13. VanWijk MJ, Nieuwland R, Boer K, van der Post JA, VanBavel E, Sturk A. Microparticle subpopulations are increased in preeclampsia: possible involvement in vascular dysfunction? Am J Obstet Gynecol (2002) 187(2):450–6. doi:10.1067/mob.2002.124279
15. Mittelbrunn M, Gutierrez-Vazquez C, Villarroya-Beltri C, Gonzalez S, Sanchez-Cabo F, Gonzalez MA, et al. Unidirectional transfer of microRNA-loaded exosomes from T cells to antigen-presenting cells. Nat Commun (2011) 2:282. doi:10.1038/ncomms1285
16. Choudhuri K, Llodra J, Roth EW, Tsai J, Gordo S, Wucherpfennig KW, et al. Polarized release of T-cell-receptor-enriched microvesicles at the immunological synapse. Nature (2014) 507(7490):118–23. doi:10.1038/nature12951
17. Buschow SI, Nolte-’t Hoen EN, van Niel G, Pols MS, ten Broeke T, Lauwen M, et al. MHC II in dendritic cells is targeted to lysosomes or T cell-induced exosomes via distinct multivesicular body pathways. Traffic (2009) 10(10):1528–42. doi:10.1111/j.1600-0854.2009.00963.x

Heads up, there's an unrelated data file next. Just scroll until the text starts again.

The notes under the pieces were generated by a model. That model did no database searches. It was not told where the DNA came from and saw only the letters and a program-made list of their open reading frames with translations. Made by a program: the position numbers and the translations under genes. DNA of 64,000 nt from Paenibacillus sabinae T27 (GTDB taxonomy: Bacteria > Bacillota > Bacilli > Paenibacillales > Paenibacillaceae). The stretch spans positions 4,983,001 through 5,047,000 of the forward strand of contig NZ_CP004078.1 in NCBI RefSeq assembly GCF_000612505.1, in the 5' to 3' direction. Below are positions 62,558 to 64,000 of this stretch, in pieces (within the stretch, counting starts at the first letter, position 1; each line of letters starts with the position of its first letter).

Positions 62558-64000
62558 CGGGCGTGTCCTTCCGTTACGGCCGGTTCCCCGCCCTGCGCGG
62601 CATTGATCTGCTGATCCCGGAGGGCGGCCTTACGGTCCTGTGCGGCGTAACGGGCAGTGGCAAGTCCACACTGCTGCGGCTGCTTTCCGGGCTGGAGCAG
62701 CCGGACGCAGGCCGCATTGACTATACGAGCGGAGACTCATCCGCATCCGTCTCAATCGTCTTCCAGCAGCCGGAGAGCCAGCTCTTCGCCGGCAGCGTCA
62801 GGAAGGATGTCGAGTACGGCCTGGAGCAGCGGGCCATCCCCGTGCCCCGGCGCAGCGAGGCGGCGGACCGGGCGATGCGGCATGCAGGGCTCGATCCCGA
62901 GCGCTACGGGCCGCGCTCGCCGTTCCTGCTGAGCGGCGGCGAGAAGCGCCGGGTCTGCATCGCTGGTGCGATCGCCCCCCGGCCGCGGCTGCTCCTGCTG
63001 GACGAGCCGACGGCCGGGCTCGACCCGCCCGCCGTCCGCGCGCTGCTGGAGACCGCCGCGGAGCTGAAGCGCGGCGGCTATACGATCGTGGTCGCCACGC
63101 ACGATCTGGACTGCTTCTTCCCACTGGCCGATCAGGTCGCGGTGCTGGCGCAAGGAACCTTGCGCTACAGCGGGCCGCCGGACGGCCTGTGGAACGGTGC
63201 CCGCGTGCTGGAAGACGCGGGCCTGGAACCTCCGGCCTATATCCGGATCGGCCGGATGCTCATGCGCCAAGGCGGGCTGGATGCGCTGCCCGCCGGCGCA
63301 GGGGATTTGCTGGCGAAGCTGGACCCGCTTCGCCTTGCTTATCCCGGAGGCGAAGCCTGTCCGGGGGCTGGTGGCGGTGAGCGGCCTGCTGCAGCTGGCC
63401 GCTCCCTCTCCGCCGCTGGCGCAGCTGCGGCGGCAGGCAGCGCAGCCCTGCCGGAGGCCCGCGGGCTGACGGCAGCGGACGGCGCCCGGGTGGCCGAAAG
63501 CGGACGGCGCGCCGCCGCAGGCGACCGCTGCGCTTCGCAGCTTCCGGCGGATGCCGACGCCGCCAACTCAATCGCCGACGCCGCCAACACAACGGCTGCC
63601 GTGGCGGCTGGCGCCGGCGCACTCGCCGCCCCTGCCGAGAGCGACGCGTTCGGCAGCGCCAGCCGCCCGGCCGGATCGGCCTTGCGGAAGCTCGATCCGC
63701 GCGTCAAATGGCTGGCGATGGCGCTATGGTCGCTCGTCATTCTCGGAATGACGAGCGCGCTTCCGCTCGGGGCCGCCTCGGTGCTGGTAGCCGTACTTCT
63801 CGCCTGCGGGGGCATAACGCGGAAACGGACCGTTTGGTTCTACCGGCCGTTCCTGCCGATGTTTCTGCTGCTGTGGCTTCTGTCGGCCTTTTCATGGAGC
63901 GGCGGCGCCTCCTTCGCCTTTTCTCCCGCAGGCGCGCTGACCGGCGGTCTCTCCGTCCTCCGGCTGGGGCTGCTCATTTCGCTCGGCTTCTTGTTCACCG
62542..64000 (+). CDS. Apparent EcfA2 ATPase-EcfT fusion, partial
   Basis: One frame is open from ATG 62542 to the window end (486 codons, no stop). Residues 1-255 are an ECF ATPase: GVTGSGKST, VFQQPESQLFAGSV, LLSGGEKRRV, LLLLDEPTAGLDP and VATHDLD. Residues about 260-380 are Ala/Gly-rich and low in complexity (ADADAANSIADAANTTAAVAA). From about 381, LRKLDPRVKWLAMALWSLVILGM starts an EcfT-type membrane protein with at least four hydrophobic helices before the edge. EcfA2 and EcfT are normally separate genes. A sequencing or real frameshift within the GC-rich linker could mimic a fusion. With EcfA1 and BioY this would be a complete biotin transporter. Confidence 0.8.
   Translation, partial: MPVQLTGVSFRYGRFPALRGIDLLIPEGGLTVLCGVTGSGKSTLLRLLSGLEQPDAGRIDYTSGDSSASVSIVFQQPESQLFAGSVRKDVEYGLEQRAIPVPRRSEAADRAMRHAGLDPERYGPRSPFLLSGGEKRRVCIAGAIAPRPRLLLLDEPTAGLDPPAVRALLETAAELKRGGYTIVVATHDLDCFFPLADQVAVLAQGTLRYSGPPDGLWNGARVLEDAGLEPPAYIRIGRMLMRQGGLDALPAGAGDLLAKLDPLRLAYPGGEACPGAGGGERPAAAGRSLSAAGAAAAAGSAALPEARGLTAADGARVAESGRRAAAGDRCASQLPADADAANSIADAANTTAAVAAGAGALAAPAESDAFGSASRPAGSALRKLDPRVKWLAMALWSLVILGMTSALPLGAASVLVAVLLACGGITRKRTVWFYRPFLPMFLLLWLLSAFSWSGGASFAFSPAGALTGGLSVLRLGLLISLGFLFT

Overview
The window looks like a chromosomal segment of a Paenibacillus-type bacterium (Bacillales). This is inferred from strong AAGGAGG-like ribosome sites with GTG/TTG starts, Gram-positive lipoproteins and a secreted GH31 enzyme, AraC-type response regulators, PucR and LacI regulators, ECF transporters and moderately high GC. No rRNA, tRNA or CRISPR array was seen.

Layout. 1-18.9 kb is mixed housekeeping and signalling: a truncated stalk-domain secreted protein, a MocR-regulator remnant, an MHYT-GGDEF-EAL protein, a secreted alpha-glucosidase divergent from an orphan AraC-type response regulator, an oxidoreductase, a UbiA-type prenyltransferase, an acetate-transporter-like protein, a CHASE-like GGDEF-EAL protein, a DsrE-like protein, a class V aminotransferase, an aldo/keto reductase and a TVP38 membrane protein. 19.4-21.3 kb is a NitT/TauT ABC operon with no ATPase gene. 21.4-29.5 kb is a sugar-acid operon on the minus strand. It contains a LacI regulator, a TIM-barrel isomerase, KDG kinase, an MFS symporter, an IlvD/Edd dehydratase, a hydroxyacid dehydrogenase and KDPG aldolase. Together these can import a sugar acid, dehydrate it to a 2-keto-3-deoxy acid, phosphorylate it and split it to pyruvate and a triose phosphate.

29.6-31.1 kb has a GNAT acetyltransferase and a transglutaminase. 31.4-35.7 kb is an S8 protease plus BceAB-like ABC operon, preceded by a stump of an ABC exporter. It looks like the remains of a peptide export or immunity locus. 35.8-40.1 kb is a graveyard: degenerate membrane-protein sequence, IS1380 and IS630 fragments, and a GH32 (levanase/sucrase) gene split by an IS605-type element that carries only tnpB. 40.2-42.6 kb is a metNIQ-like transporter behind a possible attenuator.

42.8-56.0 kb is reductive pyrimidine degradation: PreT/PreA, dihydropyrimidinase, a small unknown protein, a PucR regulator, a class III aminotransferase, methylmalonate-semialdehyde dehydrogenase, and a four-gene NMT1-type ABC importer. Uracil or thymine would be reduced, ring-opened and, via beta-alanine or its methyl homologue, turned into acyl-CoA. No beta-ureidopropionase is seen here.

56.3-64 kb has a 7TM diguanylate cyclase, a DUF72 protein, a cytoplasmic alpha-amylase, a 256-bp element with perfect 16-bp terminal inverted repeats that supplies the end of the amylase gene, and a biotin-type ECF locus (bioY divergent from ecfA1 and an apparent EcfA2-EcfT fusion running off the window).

18. He T, Tang C, Liu Y, Ye Z, Wu X, Wei Y, et al. Bidirectional membrane molecule transfer between dendritic and T cells. Biochem Biophys Res Commun (2007) 359(2):202–8. doi:10.1016/j.bbrc.2007.05.099
19. Segura E, Guerin C, Hogg N, Amigorena S, Thery C. CD8+ dendritic cells use LFA-1 to capture MHC-peptide complexes from exosomes in vivo. J Immunol (2007) 179(3):1489–96. doi:10.4049/jimmunol.179.3.1489
20. Nolte-’t Hoen EN, Buschow SI, Anderton SM, Stoorvogel W, Wauben MH. Activated T cells recruit exosomes secreted by dendritic cells via LFA-1. Blood (2009) 113(9):1977–81. doi:10.1182/blood-2008-08-174094
21. Rana S, Yue S, Stadel D, Zoller M. Toward tailored exosomes: the exosomal tetraspanin web contributes to target cell selection. Int J Biochem Cell Biol (2012) 44(9):1574–84. doi:10.1016/j.biocel.2012.06.018
23. Thery C, Boussac M, Veron P, Ricciardi-Castagnoli P, Raposo G, Garin J, et al. Proteomic analysis of dendritic cell-derived exosomes: a secreted subcellular compartment distinct from apoptotic vesicles. J Immunol (2001) 166(12):7309–18. doi:10.4049/jimmunol.166.12.7309
24. Papp K, Vegh P, Prechl J, Kerekes K, Kovacs J, Csikos G, et al. B lymphocytes and macrophages release cell membrane deposited C3-fragments on exosomes with T cell response-enhancing capacity. Mol Immunol (2008) 45(8):2343–51. doi:10.1016/j.molimm.2007.11.021
25. Naslund TI, Gehrmann U, Qazi KR, Karlsson MC, Gabrielsson S. Dendritic cell-derived exosomes need to activate both T and B cells to induce antitumor immunity. J Immunol (2013) 190(6):2712–9. doi:10.4049/jimmunol.1203082